So, as a conclusion, I find that the bazaars here might be huge, but lack a certain oomph. Food stalls are repetitive. Instead of traditional Malay fare like Soto, Briyani, Nasi Dagang, Ayam Percik etc, you get things that are of other origins trying to be Halal. Hack, there even more than 5 takoyaki stalls before I decided to stop counting. When it comes to Ramadan bazaar, Malaysia still holds the edge, even though our football sucks.

One of the more exotic and exciting finds - Fried Quills 

Tuesday, May 19, 2015

Throwback - O&S Coffee Shop, Sea Park, Petaling Jaya

I was browsing through my photographs and found these photos. The photos were taken at O&S Coffee Shop, a food court that is quite famous in Petaling Jaya. The difference of this coffee shop compared with other a dime a dozen coffee shops is that all the stalls here are manned by locals instead of foreign workers. Choices are quite aplenty here. They have stalls selling, Char Kaoy Teow, Assam Laksa (some claim the best in Petaling Jaya), Fish Head/Seafood Noodles, Sam Kan Zhuong Pork Noodles, Nasi Lemak, Wan Ton Noodles etc.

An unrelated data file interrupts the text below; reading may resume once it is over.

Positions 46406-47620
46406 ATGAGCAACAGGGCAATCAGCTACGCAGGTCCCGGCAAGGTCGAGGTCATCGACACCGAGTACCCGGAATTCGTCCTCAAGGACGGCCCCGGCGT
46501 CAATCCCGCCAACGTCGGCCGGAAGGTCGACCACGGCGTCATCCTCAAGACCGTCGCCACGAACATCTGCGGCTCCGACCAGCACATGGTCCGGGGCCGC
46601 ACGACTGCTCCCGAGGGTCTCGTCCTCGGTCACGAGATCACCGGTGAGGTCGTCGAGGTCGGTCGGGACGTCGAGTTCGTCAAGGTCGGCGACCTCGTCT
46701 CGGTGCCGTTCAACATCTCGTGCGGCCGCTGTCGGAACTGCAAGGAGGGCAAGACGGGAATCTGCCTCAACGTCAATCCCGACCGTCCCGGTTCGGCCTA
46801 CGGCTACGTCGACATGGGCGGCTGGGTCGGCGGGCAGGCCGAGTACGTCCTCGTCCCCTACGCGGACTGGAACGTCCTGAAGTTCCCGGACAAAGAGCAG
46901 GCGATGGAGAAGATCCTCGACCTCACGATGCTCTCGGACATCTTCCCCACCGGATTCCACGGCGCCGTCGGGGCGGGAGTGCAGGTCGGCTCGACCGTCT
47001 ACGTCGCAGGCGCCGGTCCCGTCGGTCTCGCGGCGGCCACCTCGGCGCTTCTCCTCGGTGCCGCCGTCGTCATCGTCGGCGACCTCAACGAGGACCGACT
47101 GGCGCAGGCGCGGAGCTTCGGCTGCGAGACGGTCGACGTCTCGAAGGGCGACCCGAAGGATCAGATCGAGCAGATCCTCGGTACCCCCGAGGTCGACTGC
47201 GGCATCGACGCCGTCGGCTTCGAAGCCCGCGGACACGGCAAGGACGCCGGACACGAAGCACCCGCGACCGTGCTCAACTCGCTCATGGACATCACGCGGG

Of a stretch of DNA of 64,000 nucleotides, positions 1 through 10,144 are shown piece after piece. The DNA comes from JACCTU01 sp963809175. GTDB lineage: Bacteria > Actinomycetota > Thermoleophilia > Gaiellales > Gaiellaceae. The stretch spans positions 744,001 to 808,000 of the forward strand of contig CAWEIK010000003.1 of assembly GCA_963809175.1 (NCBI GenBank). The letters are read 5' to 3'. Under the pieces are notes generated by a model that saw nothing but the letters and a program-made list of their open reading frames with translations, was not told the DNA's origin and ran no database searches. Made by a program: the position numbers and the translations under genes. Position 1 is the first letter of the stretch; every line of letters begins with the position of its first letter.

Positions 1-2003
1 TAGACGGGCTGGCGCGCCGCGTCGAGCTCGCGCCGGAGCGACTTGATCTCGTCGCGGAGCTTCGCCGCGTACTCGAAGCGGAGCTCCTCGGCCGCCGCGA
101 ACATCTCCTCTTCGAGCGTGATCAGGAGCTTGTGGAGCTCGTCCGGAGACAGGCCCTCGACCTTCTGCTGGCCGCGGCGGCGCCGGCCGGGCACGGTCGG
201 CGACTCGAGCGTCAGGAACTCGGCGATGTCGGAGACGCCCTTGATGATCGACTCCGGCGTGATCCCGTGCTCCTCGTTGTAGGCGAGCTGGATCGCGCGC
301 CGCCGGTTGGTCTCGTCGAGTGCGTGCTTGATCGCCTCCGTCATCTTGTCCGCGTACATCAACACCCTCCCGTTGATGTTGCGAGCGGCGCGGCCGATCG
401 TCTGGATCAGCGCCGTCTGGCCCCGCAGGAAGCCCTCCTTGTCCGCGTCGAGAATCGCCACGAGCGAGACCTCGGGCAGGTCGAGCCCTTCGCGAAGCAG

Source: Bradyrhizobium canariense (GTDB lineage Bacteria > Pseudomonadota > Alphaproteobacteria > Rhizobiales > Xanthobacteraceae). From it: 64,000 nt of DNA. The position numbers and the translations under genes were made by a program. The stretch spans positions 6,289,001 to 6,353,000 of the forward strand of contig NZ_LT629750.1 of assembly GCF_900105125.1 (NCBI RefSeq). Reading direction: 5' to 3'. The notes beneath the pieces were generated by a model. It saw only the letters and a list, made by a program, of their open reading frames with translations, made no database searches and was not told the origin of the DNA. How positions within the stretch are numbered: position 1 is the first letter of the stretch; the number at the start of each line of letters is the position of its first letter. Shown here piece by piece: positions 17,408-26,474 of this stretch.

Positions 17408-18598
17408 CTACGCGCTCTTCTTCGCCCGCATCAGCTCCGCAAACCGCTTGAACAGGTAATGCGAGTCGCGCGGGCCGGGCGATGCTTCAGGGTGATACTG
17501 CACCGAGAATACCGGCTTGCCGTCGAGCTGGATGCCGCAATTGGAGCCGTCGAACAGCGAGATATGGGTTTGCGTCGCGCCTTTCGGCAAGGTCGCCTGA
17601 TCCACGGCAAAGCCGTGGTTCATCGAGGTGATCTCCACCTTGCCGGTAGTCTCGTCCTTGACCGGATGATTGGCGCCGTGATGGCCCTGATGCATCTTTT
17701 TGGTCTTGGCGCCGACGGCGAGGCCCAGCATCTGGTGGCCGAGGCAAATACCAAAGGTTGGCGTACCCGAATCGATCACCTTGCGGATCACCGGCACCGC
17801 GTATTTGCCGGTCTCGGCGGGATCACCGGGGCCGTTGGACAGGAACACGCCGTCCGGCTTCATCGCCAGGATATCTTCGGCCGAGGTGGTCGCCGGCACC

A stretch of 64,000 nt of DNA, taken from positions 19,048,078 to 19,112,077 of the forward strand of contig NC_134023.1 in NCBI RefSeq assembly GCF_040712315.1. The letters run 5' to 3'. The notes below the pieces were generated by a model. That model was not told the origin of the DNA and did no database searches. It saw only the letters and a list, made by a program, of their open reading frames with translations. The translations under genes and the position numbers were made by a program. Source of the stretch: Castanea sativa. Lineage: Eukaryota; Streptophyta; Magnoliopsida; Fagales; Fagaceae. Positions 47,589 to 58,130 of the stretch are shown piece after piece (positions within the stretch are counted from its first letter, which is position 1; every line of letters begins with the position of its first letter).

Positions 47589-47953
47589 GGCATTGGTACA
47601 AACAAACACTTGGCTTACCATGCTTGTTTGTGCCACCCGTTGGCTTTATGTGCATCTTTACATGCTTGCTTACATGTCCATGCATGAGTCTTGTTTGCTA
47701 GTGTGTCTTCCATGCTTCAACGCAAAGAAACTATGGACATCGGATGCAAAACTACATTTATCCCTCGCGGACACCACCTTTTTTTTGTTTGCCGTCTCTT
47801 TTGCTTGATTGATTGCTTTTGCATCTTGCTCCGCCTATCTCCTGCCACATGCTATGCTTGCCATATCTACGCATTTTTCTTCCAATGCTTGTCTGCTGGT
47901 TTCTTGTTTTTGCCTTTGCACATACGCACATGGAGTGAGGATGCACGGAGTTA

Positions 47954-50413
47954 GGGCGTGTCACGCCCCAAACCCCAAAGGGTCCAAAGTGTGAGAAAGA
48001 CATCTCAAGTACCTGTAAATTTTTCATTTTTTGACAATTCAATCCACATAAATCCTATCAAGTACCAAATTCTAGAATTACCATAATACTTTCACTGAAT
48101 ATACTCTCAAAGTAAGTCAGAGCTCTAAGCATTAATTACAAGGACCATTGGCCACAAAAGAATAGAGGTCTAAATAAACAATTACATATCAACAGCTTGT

The following are some of the highlights of this coffee shop:

Yong Tau Foo
O&S is a must visit for me whenever I am back in KL and the Yong Tau Foo here is a must have for me whenever I am here. For the uninitiated,Yong Tau Foo literally translated means stuffed bean curd. However, now the term is loosely used to described any kind of food (Okra, lady finger, etc) stuffed with fish paste.  At RM1.20 per piece, it is not cheap in any sense of the word. However, you get what you pay for. Made from pure parang fish paste, there is no hint of any additive in it. Hence, the texture is not like those super springy fake fishball. If I may, there is even a hint of fishiness in it (in a good way).